Tuesday, 10 March 2015

8 Reasons To Read: I Quit Sugar by Sarah Wilson

I'm a bit of a skeptic when it comes to reading diet books. To put it bluntly, I like all of the foods. But, even I know that sugar doesn't have a large part to play in a healthy and balanced diet, which is why I was intrigued to pick up Sarah Wilson's book I Quit Sugar. Here's 8 reasons I enjoyed reading:

1. It's sensible and non-preachy. I loved that throughout the book Sarah puts forward her reasons for quitting sugar (she was addicted plus it affected her auto-immune disease) but never gets too preachy. In fact she even includes a gentle reminder that if you do go on the quitting sugar diet to not bang on about it trying to convert everyone you know.

2. The recipes. Quitting sugar isn't the easiest thing to do since most processed or ready-made foods include it. That's why half the book is made up of yummy-looking easy to follow recipes to give you ideas on breakfast, desserts and snacks, some of the hardest areas to avoid sugar in.

3. It's full of advice. The eight week detox plan is a pretty reasonable way of quitting sugar and she's outlined some of the biggest hurdles you may face during this time and how to overcome them.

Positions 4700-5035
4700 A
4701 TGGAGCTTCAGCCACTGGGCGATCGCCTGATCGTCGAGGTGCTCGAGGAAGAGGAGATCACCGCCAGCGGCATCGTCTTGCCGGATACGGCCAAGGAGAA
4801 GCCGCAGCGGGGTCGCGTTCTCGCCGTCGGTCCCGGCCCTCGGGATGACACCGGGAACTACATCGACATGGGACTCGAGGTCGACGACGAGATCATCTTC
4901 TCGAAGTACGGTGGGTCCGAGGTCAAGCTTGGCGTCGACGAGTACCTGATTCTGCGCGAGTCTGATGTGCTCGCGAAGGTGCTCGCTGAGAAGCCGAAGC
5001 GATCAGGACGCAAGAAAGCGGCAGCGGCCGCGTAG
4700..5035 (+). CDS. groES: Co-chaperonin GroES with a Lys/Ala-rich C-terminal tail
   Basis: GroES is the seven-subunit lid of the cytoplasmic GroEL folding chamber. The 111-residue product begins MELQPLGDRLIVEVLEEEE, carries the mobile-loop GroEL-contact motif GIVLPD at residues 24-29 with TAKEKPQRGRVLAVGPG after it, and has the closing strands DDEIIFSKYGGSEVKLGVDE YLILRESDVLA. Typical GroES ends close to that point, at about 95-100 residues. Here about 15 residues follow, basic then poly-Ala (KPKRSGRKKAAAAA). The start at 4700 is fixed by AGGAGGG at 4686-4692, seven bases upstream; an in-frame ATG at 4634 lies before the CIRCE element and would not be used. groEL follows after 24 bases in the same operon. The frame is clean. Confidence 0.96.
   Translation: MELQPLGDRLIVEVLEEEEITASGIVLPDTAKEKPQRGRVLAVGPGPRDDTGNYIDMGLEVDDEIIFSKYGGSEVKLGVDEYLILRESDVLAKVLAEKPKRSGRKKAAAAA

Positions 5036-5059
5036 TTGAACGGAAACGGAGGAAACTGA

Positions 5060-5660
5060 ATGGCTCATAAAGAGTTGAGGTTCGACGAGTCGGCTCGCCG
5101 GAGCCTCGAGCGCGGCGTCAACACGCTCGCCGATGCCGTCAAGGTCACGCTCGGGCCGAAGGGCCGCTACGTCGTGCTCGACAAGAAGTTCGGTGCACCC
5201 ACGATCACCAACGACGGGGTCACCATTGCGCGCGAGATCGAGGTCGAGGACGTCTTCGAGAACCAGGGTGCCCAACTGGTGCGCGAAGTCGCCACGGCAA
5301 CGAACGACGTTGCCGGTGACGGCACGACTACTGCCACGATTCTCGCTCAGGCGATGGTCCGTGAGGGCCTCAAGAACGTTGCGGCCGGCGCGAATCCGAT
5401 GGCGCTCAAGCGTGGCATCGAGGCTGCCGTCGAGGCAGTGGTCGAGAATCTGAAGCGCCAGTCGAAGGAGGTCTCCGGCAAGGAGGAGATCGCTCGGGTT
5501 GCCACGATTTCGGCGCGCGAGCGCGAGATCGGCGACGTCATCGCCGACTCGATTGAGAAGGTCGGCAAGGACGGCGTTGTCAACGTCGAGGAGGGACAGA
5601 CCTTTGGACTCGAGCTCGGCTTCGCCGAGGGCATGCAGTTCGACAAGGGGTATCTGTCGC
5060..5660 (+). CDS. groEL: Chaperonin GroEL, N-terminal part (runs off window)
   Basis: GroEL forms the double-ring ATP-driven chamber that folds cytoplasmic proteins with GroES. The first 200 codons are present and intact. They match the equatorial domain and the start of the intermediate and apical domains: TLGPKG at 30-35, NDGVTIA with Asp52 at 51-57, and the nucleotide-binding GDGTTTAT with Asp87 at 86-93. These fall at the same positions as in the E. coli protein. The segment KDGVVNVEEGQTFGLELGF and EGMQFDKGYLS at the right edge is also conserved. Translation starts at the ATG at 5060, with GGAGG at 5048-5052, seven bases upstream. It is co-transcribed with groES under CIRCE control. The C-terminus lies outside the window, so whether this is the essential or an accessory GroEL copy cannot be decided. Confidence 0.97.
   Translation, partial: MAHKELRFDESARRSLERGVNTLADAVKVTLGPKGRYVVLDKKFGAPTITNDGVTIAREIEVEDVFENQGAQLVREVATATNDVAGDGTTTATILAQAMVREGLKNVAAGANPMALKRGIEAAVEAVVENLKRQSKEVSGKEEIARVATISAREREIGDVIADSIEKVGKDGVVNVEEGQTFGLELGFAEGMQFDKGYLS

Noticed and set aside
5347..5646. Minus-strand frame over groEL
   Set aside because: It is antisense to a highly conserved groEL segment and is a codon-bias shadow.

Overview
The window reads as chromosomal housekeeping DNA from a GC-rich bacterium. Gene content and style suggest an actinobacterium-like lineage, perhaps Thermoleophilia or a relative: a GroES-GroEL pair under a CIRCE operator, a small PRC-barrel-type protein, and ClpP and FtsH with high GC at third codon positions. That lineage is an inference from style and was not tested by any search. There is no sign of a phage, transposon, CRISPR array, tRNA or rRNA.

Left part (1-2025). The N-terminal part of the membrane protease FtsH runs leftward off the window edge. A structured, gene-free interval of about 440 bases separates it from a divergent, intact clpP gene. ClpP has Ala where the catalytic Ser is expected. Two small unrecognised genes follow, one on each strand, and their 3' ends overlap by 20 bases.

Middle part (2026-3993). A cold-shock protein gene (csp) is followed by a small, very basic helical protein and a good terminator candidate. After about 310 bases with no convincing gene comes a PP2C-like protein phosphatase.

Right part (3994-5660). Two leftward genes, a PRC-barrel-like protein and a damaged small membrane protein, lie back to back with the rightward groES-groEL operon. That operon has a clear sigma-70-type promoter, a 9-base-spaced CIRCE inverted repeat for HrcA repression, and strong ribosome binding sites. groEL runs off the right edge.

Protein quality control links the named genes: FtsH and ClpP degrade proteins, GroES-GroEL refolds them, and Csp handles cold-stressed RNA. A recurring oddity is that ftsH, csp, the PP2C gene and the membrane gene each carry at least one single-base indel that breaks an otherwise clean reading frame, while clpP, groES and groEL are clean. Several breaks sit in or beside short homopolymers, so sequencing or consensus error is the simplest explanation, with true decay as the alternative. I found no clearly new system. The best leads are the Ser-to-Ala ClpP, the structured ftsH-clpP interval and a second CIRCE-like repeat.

4. It's realistic. I really liked that Sarah acknowledge that a small amount of sugar isn't going to kill you or be the end of your sugar journey. She readily admits that there are times when sugar is unavoidable (children's birthday parties) and it's not worth worrying over.

5. It's already made me stop and think. While I haven't fully decided to quit sugar it has made me aware of how much of the white stuff I put into my body each day and convinced me I don't need to add it to teas and coffee.

6. All my skeptical reasons for not liking this book were addressed. Before I read this book I thought it was going to be a lecture on how sugar is bad and we should embrace a quinoa and chickpea diet void of fruit. That's really not the case and the more I read the more I realised it's a sensible book which encourages the reader to adapt it to their lifestyle.

7. Adaptation. I love that Sarah really encourages the reader to adapt the diet to their lifestyle. While she tries to avoid eating fruits high in fructose (such as banana and mango) she does encourage the reader to adjust it to their own needs.

8. You can eat all of the fats. Just because you're quitting sugar doesn't mean you have to miss out on all the good stuff; cheese, butter, olive oil and full fat yogurt are all on the menu and that is what I can get behind.

Have you read I Quit Sugar? I'd love to know if it convinced you to make any changes to what you eat?

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